Self-hosting is the practice of running and maintaining a website or service using a private web server, instead of using a service outside of someone's own control. Self-hosting allows users to have more control over their data, privacy, and computing infrastructure, as well as potentially saving costs and improving skills.[1][2]


The practice of self-hosting web services became more feasible with the development of cloud computing and virtualization technologies, which enabled users to run their own servers on remote hardware or virtual machines. The first public cloud service, Amazon Web Services (AWS), was launched in 2006, offering Simple Storage Service (S3) and Elastic Compute Cloud (EC2) as its initial products.[3]

Self-hosting web services became more popular with the rise of free software and open source software projects that provide alternatives to various web-based services and applications, such as file storage, password management, media streaming, home automation, and more. There is also a sizeable hobbyist community around self-hosting, made up of hobbyists, technology professionals and privacy conscious individuals.[2][4]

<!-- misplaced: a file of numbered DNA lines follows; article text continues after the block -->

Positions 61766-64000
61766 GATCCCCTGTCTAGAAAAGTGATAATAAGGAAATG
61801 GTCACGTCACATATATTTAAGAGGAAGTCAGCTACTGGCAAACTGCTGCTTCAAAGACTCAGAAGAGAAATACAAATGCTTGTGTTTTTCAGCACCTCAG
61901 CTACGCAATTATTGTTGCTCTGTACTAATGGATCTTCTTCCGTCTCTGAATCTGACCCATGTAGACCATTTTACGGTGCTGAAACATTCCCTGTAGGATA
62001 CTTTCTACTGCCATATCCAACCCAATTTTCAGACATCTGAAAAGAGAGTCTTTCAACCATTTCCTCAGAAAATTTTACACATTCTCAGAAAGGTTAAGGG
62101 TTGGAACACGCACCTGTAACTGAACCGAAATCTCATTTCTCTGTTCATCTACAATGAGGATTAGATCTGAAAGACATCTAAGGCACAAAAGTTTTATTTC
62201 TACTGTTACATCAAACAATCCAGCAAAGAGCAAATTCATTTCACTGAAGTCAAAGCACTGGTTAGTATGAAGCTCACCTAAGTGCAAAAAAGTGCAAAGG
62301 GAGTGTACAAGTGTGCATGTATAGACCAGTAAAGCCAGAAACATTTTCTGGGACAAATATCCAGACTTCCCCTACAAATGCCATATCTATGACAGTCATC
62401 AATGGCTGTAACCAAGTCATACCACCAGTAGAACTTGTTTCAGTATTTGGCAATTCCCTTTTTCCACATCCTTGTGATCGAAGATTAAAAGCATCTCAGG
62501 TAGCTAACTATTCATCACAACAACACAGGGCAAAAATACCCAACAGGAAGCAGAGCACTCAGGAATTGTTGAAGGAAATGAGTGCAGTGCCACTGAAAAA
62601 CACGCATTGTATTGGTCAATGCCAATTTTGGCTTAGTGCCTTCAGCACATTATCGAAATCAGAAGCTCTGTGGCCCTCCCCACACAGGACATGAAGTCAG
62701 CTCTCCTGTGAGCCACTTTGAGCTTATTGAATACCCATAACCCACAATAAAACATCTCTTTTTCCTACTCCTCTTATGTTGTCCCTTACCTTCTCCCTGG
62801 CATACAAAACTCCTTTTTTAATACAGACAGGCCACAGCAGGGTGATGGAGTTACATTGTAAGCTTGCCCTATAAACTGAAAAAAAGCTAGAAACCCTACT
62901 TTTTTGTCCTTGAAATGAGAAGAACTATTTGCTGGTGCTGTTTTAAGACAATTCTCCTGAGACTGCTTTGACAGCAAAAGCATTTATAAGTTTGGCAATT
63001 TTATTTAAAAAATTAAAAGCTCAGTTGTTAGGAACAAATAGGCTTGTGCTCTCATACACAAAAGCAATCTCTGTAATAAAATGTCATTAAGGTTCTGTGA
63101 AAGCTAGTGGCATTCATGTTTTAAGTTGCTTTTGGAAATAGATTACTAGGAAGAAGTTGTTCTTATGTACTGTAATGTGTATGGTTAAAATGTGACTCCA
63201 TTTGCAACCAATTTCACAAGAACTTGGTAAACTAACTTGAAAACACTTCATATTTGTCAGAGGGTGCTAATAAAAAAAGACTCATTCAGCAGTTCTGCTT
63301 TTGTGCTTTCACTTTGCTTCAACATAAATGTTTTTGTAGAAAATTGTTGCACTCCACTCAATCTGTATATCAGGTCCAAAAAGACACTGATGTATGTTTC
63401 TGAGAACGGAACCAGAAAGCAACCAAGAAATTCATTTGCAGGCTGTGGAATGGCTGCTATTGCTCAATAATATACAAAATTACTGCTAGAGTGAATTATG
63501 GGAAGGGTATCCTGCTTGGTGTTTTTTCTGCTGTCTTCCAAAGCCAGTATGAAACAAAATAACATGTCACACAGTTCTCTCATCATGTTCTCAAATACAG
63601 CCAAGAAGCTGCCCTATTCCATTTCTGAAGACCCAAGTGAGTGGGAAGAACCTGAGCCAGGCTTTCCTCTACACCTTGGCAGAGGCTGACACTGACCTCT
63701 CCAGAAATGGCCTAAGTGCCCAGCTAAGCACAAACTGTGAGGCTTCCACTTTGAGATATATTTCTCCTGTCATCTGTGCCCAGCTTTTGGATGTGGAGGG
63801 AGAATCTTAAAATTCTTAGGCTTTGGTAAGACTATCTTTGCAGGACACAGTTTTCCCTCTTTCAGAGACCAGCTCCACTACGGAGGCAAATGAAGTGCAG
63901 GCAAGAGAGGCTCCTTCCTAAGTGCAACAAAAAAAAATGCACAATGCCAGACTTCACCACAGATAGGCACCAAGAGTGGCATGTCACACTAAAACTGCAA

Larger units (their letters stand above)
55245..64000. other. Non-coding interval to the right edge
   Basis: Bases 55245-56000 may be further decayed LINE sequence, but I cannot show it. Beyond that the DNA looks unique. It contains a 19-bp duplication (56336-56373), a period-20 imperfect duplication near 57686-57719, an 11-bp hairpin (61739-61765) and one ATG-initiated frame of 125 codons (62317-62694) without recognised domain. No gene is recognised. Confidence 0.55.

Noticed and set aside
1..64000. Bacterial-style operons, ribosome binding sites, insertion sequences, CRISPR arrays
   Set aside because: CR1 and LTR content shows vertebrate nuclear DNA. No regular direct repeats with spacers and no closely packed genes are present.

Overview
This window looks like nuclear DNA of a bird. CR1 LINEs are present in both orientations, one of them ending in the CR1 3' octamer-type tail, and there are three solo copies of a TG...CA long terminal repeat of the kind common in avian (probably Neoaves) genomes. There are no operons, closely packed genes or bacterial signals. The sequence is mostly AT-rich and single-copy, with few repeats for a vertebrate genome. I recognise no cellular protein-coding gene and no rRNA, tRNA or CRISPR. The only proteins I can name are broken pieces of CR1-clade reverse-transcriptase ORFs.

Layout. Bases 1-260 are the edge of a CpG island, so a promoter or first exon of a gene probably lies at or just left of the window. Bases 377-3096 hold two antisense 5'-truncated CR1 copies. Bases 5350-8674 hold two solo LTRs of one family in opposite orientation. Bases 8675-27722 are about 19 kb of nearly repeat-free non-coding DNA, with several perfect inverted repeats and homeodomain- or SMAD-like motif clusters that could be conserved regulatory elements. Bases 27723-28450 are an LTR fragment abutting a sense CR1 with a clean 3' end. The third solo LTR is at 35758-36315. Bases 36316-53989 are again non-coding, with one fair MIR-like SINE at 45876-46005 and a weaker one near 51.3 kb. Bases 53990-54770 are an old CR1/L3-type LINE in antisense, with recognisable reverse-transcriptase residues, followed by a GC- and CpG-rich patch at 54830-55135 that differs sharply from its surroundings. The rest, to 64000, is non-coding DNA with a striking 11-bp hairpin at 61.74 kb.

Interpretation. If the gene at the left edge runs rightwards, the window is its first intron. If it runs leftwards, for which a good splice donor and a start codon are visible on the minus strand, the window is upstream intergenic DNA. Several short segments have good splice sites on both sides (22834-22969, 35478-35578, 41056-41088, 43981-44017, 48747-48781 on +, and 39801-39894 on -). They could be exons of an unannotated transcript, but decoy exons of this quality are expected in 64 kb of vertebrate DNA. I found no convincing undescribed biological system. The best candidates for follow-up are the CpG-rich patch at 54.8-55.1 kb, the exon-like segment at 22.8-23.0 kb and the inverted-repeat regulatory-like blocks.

Some of the benefits of self-hosting are:


Some of the challenges of self-hosting are:[1][5]


There are many examples of self-hosted services and applications that can replace or complement web-based ones, such as:[citation needed]

See also


  1. ^ a b Fitzpatrick, Jason (2022-11-21). "Here's Why Self-Hosting a Server Is Worth the Effort". How-To Geek. Retrieved 2022-01-14.
  2. ^ a b Devine, Richard (2021-12-28). "How I fell into the self-hosting rabbit hole in 2021". Windows Central. Retrieved 2022-01-14.
  3. ^ "A Brief History of AWS". The Media Temple Blog. Retrieved 2022-01-14.
  4. ^ "Meet the Self-Hosters, Taking Back the Internet One Server at a Time". Vice. Retrieved 2022-01-14.
  5. ^ "What is Self-hosting?". Computer Hope. Retrieved 2022-01-14.